Registered Sex Offender Denied Access to Children Over Parents’ Objections in Tennessee: McCall v. McCall

Facts: A year after their divorce, Mother and Father filed a joint motion to modify their parenting plan to, among other things, permit a registered sex offender to be in the presence of their children. After a hearing, the trial court granted the relief sought by both parents except the court refused to permit the registered sex offender to be in the children’s presence. Mother appealed.

On Appeal: The Court of Appeals affirmed the trial court.

Mother argued that Tennessee law does not prohibit a person who has been convicted of sexual battery by an authority figure from living in the same household as a minor unless the victim of the sexual battery was a minor. In this instance, the registered sex offender the parents wanted to be allowed to be around their children pleaded guilty to sexual battery by an authority figure in which the victim was not a minor. Mother argued that, because there is no “lawful prohibition against” the sex offender being in the presence of minor children, the trial court erred by denying the parties’ motion to modify the parenting plan to permit the sex offender’s presence around their minor children.

The welfare of the children is the primary consideration of the court when fashioning a parenting plan. Additionally, the trial court’s duty to make decisions that are in the best interest of the children is not trumped by an agreed order. Parents’ private agreements do not bind the court with respect to issues affecting the best interests of the children, and they do not relieve the court of its obligation to act in the children’s best interest.

Tennessee law provides that a registered sex offender must stay away from areas where children are believed to be present, e.g., schools, child care facilities, parks, playgrounds, etc. After citing these provisions, the Court concluded:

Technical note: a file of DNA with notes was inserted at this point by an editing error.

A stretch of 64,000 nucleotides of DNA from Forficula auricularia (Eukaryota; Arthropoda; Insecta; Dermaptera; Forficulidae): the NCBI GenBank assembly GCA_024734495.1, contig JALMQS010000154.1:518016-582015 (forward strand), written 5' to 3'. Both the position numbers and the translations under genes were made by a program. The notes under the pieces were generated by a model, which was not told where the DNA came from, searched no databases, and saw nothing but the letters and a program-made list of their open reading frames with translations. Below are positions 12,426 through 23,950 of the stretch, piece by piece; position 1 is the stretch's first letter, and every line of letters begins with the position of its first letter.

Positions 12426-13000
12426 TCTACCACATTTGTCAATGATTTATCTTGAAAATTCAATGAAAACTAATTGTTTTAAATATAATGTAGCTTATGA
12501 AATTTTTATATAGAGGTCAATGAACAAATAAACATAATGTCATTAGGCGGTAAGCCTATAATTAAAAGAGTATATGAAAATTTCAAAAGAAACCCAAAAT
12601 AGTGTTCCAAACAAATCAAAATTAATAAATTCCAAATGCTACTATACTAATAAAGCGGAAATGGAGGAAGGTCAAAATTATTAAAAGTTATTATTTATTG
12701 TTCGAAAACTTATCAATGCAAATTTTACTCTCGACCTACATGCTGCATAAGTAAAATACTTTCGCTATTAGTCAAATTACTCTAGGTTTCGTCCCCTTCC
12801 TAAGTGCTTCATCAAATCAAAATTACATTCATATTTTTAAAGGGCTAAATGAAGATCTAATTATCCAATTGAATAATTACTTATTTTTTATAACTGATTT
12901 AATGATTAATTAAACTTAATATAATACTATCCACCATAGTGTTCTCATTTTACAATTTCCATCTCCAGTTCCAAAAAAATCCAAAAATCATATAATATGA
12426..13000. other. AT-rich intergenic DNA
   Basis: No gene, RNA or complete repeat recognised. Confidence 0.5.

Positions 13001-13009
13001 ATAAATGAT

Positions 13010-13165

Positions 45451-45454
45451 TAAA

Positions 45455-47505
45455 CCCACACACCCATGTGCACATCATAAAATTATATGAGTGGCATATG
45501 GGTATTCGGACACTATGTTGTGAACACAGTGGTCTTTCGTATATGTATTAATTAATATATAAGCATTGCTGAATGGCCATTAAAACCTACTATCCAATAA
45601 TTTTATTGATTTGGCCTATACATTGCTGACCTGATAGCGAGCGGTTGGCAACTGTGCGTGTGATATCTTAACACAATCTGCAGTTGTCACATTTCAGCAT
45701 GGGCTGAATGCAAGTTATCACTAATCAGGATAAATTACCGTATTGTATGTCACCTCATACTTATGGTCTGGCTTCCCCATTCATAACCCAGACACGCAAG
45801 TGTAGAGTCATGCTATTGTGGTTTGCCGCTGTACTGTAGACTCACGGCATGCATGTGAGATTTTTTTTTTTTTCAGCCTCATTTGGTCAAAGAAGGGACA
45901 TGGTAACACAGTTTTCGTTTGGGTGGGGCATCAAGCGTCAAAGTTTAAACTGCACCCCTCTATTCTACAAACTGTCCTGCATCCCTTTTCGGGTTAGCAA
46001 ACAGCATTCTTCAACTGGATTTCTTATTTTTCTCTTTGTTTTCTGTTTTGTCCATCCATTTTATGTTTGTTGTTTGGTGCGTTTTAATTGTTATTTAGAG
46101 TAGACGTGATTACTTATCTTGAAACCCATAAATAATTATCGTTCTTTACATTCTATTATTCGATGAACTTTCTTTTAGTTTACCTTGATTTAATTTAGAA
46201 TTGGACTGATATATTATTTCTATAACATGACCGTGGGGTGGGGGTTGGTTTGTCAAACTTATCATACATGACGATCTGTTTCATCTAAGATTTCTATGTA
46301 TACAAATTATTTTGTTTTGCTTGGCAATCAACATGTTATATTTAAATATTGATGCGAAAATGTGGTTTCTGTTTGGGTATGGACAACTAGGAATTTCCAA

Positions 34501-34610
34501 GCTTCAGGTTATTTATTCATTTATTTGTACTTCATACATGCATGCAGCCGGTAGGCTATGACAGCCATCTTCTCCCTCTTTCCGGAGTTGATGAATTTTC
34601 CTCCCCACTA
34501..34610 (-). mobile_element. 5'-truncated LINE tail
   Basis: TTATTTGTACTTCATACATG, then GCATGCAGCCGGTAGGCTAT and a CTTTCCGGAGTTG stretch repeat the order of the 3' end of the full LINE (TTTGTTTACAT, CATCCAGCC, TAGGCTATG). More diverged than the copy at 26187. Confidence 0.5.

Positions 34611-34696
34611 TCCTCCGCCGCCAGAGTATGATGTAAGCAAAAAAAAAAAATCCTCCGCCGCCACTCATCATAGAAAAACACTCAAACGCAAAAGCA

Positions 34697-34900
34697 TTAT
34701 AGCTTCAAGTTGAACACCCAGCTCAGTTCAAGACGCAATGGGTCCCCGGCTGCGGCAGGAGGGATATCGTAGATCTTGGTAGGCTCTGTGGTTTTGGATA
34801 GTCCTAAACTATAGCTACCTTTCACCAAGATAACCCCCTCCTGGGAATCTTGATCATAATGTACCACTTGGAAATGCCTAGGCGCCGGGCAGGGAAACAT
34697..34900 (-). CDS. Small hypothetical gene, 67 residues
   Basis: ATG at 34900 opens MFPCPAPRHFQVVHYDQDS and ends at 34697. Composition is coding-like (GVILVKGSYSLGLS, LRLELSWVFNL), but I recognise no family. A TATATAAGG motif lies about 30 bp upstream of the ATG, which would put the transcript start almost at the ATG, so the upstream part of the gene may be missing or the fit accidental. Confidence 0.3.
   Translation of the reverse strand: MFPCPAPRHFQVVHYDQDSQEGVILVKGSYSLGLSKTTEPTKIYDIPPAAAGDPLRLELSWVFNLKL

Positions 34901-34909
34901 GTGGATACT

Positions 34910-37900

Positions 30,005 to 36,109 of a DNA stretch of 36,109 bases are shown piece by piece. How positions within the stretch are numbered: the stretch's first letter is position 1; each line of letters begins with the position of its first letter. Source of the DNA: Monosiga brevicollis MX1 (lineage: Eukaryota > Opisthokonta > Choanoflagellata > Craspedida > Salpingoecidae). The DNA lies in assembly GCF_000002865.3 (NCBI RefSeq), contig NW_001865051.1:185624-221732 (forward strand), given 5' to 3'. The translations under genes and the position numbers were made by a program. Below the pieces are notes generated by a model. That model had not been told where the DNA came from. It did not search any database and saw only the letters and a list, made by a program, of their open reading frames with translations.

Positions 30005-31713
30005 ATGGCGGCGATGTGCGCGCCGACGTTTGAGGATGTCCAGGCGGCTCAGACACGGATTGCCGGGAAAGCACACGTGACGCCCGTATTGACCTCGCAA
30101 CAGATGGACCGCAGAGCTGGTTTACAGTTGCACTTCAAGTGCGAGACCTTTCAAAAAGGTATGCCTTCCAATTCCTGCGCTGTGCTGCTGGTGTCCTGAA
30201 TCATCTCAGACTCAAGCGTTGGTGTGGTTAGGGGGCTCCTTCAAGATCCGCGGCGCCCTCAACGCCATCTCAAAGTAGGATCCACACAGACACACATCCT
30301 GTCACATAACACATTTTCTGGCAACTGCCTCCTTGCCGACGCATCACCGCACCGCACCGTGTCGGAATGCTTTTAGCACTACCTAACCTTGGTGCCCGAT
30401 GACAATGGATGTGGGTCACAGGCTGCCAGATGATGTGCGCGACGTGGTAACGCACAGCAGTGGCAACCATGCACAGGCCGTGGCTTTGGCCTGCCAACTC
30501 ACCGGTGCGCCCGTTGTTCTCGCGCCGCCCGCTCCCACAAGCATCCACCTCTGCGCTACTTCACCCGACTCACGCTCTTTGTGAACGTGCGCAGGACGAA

Tennessee statutes, taken together, impose a duty on trial courts to protect the best interests of children. Nothing in the statutes suggest that the trial court abused its discretion in denying Parents’ motion to amend the parenting plan to allow a convicted sexual offender to be in the presence of the minor children in this case. Mother’s argument is wholly without merit.

The trial court’s decision was affirmed.

K.O. Comment: It is highly unusual for a trial court to overrule the desires of both parents as to how their children should be raised. Two things stand out here: (1) the parents were asking the court to make a special exception to existing law that prohibits a sex offender from being around their children, and (2) the record failed to explain the sex offender’s relationship to the parents.

McCall v. McCall (Tennessee Court of Appeals, Western Section, June 29, 2012).

Information provided by K.O. Herston: Knoxville, Tennessee Matrimonial, Divorce and Family Law Attorney.

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K.O. Herston is a family-law attorney in Knoxville, Tennessee whose practice is devoted exclusively to family law, including divorce, child custody, child support, alimony, prenuptial agreements, and other aspects of family law.

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